C.     The Expressive and Innovative Value of Holding Polluters Accountable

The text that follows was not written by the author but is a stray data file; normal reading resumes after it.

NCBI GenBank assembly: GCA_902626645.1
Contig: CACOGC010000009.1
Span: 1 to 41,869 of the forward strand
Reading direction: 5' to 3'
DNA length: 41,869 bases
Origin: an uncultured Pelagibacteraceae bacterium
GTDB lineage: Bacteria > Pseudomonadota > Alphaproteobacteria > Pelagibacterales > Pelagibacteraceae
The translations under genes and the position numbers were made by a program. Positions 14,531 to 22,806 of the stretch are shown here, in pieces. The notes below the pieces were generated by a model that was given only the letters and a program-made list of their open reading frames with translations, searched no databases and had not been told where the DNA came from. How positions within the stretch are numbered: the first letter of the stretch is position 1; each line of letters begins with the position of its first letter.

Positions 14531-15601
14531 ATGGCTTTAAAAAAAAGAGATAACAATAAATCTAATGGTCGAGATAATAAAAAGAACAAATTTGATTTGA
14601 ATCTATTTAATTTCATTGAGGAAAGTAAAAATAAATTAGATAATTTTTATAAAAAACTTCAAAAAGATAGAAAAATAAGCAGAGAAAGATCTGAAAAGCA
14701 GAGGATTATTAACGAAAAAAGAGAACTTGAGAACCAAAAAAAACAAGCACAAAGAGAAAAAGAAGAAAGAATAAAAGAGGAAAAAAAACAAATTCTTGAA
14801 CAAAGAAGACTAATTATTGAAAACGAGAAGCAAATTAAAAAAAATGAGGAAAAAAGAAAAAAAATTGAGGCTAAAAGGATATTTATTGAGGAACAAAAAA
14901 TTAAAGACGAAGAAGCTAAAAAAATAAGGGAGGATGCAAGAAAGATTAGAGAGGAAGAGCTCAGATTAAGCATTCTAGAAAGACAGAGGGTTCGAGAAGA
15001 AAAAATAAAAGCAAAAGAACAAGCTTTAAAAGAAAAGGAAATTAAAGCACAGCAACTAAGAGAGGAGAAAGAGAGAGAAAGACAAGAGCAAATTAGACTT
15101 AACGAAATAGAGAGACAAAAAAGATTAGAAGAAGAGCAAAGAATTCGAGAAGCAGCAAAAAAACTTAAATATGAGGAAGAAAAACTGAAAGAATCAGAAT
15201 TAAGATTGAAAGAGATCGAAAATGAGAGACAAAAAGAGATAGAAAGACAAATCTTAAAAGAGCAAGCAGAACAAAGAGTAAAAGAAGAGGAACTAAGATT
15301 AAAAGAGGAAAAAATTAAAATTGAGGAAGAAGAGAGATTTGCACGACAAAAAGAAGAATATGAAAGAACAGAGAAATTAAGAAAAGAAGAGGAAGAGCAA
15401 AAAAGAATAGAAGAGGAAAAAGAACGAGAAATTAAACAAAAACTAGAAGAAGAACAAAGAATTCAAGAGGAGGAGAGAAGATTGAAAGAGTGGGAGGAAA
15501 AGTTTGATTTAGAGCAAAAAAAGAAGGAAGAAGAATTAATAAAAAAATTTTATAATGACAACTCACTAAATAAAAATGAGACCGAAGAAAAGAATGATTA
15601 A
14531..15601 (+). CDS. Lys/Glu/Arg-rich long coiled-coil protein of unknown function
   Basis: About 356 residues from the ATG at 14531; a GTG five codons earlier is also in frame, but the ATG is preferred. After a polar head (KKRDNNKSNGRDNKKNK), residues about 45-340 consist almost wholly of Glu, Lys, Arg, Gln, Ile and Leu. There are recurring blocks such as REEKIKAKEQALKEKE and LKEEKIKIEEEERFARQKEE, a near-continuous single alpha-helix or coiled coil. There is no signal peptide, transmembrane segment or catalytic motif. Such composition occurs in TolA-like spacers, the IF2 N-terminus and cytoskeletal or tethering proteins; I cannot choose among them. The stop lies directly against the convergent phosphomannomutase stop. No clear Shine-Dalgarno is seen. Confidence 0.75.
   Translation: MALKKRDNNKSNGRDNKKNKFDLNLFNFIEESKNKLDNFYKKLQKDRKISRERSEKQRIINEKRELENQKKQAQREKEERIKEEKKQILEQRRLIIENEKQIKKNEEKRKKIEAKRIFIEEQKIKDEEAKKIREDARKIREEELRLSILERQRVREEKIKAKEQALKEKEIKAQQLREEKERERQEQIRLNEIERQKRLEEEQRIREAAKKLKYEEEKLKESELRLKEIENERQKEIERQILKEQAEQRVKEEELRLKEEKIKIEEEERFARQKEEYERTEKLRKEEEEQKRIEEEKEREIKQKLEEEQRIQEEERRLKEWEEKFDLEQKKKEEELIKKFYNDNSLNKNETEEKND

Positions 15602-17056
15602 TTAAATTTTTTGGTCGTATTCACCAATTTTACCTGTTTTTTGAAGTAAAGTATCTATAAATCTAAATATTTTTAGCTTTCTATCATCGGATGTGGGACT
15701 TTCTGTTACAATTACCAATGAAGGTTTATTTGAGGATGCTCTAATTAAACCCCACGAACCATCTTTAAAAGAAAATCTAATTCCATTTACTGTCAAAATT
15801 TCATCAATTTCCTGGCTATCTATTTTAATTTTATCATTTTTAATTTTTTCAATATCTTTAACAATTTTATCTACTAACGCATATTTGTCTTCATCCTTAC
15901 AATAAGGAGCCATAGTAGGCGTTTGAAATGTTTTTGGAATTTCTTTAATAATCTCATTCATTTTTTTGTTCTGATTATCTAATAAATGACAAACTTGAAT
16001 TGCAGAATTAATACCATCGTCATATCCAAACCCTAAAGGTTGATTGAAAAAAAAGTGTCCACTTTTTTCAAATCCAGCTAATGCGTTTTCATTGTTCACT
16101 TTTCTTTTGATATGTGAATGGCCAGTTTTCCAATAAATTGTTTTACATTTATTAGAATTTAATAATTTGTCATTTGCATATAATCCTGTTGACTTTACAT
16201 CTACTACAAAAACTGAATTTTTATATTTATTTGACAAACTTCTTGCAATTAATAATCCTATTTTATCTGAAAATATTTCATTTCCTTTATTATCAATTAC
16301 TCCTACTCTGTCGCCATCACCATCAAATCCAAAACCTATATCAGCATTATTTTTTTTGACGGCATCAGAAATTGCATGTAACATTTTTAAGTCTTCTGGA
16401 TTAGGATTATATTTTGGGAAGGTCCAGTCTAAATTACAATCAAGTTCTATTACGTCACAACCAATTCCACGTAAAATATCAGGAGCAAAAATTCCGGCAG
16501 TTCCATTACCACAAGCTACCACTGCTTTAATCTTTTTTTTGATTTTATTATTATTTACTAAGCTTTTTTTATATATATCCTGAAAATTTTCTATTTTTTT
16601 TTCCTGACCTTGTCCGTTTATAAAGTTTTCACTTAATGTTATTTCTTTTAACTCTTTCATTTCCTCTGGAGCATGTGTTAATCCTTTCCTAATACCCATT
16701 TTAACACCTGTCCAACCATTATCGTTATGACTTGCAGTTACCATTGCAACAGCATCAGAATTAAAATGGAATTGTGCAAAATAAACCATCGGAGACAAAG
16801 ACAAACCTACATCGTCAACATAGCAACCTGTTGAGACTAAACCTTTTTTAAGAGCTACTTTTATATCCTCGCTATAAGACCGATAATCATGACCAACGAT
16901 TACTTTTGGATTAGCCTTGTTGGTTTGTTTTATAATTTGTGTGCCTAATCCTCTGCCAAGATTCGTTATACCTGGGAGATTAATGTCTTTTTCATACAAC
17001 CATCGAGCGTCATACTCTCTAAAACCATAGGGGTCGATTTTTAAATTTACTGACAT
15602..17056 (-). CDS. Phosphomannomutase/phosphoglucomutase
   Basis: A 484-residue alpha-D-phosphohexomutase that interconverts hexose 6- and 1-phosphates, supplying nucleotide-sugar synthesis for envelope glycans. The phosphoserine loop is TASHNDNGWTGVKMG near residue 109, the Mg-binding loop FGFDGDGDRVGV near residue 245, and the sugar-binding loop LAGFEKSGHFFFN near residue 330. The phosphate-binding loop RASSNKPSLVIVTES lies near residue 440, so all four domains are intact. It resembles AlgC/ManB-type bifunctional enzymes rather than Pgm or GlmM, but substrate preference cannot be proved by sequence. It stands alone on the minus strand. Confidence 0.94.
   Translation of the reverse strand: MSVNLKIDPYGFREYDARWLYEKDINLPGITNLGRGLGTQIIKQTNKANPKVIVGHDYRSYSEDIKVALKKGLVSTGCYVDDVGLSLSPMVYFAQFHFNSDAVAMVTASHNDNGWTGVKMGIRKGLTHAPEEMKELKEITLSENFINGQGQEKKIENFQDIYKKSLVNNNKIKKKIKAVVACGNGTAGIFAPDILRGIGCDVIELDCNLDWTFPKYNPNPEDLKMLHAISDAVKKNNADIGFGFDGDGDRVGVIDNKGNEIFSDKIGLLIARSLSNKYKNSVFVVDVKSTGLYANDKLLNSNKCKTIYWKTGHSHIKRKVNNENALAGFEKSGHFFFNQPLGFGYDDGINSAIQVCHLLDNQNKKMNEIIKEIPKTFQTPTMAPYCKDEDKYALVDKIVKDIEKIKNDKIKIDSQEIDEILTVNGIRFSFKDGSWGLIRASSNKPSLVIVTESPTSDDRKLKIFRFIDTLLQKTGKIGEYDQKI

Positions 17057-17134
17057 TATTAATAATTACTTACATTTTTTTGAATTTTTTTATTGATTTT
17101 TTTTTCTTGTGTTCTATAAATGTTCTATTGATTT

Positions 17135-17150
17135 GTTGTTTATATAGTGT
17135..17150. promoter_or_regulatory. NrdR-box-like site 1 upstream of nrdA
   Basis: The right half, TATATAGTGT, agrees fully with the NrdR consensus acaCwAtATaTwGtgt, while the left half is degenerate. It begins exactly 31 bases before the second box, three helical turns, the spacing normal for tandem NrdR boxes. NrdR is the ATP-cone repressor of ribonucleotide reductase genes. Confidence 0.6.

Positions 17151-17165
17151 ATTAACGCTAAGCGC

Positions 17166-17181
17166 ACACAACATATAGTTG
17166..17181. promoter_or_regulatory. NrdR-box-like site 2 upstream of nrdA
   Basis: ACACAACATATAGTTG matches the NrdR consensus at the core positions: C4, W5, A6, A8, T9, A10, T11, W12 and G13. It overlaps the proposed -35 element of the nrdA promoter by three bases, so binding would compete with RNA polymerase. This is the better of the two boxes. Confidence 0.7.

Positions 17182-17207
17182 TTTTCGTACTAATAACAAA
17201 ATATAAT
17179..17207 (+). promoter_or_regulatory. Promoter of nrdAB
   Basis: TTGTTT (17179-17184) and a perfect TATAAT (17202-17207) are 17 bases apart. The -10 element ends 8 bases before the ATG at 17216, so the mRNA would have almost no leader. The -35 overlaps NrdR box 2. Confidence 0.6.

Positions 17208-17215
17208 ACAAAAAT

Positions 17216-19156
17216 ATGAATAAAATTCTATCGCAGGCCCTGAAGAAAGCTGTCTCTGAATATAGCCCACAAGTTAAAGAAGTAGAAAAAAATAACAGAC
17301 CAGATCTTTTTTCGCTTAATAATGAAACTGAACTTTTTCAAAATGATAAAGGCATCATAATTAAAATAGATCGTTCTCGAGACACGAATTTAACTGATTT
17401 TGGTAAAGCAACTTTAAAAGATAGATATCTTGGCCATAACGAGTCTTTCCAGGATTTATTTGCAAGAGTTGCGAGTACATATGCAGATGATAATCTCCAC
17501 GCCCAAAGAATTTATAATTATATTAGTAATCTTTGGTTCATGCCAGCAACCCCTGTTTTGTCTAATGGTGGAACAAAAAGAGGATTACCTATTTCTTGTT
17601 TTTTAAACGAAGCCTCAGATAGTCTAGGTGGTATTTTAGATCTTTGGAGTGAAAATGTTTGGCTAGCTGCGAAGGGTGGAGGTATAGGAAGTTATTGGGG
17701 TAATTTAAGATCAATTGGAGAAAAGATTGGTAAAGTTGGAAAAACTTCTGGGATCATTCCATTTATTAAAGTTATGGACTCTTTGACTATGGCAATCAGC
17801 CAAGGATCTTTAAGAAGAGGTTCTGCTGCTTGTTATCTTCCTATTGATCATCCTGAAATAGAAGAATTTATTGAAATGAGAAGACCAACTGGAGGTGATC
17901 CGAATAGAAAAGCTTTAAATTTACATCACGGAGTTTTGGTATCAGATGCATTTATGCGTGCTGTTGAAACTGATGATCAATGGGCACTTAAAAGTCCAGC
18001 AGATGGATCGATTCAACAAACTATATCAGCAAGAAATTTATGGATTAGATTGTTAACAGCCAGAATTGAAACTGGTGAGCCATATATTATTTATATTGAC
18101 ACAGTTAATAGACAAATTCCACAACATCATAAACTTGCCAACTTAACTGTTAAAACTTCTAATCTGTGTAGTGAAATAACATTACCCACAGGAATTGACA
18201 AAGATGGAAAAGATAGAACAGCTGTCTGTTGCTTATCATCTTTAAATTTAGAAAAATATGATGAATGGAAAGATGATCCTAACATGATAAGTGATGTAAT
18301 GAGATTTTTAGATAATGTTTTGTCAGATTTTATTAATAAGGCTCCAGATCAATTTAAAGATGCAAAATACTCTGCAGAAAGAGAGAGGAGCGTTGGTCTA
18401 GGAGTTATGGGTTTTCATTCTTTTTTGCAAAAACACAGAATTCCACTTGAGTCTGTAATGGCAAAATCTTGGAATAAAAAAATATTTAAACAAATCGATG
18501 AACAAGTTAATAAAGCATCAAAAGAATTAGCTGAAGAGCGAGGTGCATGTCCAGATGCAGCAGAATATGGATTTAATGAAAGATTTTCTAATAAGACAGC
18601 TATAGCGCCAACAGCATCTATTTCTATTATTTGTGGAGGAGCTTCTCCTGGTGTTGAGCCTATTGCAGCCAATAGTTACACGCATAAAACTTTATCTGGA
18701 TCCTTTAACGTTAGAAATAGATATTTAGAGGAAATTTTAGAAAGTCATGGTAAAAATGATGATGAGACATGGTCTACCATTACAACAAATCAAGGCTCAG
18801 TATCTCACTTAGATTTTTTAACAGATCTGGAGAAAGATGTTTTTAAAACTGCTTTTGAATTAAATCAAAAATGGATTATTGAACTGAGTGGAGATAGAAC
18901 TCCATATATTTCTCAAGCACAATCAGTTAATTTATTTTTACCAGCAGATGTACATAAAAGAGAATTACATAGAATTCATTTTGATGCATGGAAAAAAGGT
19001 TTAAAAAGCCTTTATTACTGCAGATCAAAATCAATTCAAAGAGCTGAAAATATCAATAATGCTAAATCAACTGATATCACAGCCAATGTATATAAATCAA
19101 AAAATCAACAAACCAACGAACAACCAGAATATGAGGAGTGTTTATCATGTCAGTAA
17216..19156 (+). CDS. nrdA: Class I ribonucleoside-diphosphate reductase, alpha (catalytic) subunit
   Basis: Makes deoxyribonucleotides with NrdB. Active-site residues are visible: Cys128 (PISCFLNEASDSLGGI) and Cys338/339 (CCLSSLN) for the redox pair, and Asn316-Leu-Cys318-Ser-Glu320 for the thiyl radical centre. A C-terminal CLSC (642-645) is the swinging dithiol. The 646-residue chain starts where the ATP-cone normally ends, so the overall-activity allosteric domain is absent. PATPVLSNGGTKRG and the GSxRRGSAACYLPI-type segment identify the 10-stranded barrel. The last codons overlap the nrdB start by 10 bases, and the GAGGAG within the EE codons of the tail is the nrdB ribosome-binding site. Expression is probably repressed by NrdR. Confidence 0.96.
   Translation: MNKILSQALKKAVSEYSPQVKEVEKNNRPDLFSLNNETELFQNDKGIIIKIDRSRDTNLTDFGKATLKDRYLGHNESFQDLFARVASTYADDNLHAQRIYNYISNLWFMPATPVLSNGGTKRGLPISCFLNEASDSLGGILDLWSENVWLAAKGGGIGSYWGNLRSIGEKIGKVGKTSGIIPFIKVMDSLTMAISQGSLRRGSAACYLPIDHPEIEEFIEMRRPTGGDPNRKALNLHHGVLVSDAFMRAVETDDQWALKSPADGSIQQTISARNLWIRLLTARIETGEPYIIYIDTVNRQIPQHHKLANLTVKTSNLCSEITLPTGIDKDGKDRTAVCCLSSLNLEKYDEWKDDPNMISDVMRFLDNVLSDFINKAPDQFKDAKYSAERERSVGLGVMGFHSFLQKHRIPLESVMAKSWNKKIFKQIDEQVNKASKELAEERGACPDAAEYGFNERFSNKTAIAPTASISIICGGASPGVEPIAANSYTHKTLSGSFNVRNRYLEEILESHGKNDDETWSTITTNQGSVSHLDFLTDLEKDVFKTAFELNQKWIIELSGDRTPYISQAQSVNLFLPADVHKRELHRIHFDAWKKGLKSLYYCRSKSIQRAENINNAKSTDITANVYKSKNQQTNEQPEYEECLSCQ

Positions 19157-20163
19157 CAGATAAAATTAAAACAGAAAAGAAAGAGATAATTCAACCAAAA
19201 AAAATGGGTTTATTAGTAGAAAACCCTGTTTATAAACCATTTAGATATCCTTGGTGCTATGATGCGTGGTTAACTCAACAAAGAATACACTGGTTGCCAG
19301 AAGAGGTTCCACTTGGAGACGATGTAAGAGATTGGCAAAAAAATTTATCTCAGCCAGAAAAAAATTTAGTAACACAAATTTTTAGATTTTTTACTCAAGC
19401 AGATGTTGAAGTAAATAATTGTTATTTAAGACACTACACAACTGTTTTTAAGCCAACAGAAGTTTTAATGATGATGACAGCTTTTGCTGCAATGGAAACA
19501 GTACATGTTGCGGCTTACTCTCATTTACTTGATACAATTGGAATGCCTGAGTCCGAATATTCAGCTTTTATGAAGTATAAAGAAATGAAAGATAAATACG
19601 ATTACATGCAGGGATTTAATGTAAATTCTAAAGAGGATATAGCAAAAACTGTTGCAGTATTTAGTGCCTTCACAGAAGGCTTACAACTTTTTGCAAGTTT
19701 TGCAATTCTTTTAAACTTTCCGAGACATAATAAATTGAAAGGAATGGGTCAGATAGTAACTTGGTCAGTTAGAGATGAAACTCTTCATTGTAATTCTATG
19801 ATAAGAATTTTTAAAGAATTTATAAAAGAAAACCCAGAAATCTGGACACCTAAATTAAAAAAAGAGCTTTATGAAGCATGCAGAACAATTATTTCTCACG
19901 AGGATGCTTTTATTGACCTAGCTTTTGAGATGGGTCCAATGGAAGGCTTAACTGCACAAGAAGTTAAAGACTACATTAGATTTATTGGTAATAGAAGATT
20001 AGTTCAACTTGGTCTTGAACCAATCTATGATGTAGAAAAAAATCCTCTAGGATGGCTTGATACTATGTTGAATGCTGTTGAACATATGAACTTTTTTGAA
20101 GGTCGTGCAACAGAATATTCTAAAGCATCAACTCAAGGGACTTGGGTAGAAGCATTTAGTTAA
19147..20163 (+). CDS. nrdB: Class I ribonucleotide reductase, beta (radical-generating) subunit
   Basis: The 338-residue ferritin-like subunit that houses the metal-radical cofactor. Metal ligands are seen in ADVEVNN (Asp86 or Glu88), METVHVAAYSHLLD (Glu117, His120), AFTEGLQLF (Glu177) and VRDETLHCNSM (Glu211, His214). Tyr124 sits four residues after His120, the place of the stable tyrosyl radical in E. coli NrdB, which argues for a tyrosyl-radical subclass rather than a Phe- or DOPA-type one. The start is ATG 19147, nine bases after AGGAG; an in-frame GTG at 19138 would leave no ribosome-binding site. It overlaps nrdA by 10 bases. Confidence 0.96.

Even if climate nuisance suits are dismissed on procedural technicalities, they still have expressive value by asserting the beliefs of a municipal community in court. Today, many Americans feel that the federal government is doing too little to reduce the effects of climate change.222According to the Pew Research Center, in 2020, sixty-five percent of Americans believed the government should be doing more to address climate change, and seventy-nine percent of Americans would like to see the country shift its energy supply to “developing alternative sources of energy, such as wind and solar.” Alec Tyson & Brian Kennedy, Two-Thirds of Americans Think Government Should Do More on Climate, Pew Rsch. Ctr. (June 23, 2020), []. The overwhelming majority of Americans want to see more restrictions in place on power plant emissions, the implementation of a carbon tax program, and stricter fuel-efficiency standards for cars.223  Id. In the absence of a strong response from the federal government, nuisance lawsuits allow a municipality to take control and protect the health and welfare of its citizens.